NASA's new THEMIS, a five-satellite constellation that takes data on the earth's magnetosphere, has provided evidence that these substorms come from shifts and re-connections of the disturbed magnetosphere, far out from the planet.
Researchers have discovered that an explosion of magnetic energy a third of the way to the moon powers substorms, sudden brightenings and rapid movements of the aurora borealis, called the Northern Lights.
The culprit turns out to be magnetic reconnection, a common process that occurs throughout the universe when stressed magnetic field lines suddenly "snap" to a new shape, like a rubber band that's been stretched too far.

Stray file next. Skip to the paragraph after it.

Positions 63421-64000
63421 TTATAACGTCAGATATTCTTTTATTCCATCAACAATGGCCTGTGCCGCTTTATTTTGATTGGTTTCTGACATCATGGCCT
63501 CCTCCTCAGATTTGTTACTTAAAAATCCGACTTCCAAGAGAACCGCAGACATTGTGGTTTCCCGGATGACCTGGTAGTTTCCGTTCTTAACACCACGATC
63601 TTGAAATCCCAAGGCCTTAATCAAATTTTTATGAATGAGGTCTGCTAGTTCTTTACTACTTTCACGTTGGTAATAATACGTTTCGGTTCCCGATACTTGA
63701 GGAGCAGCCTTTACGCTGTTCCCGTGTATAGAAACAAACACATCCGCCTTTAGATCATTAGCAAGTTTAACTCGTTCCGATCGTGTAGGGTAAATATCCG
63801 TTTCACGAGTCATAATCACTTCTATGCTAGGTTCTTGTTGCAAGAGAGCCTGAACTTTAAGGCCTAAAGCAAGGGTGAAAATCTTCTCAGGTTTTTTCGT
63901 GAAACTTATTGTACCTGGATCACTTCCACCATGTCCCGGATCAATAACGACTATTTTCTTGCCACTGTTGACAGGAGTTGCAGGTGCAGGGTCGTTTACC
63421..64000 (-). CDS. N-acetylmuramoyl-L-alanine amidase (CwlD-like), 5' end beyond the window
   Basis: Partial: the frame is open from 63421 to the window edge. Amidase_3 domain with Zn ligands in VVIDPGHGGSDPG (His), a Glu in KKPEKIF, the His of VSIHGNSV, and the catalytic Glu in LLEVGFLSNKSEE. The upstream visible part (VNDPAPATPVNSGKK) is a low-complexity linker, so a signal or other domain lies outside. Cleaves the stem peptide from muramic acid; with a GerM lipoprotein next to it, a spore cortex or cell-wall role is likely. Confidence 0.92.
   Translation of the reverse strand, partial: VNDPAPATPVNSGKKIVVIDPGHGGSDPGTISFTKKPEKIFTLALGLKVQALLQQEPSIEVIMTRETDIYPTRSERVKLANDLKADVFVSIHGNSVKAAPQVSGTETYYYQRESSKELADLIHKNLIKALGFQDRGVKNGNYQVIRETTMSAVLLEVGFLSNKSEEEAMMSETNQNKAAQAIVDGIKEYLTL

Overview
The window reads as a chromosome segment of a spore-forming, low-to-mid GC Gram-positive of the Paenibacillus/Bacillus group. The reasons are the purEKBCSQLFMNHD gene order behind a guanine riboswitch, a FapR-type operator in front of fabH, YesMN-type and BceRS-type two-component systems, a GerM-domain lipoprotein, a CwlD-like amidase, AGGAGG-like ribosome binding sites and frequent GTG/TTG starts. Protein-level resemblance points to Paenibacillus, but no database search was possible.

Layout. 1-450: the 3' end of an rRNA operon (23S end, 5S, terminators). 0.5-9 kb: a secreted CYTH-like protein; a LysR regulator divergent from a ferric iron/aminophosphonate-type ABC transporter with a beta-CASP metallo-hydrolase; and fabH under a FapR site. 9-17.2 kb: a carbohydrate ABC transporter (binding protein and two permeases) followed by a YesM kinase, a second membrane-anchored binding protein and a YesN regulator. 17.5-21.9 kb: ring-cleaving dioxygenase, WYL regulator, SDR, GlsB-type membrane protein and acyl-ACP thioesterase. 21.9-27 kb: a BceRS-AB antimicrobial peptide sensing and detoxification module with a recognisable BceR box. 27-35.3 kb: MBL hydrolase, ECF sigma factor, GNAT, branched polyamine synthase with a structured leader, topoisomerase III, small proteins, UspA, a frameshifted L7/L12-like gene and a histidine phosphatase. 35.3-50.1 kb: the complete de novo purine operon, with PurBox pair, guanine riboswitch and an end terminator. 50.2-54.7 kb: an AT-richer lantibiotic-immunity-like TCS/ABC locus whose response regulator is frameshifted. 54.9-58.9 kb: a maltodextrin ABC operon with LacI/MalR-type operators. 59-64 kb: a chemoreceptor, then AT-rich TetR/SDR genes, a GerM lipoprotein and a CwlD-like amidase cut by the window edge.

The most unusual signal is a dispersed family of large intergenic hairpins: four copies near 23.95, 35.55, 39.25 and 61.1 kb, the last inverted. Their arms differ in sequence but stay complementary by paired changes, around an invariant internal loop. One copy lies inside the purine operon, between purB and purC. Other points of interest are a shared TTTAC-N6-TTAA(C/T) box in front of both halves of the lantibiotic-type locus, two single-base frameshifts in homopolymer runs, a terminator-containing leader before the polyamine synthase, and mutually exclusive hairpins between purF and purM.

These observations confirm for the first time that magnetic reconnection triggers the onset of substorms. The discovery supports the reconnection model of substorms, which asserts a substorm starting to occur follows a particular pattern. This pattern consists of a period of reconnection, followed by rapid auroral brightening and rapid expansion of the aurora toward the poles. This culminates in a redistribution of the electrical currents flowing in space around Earth.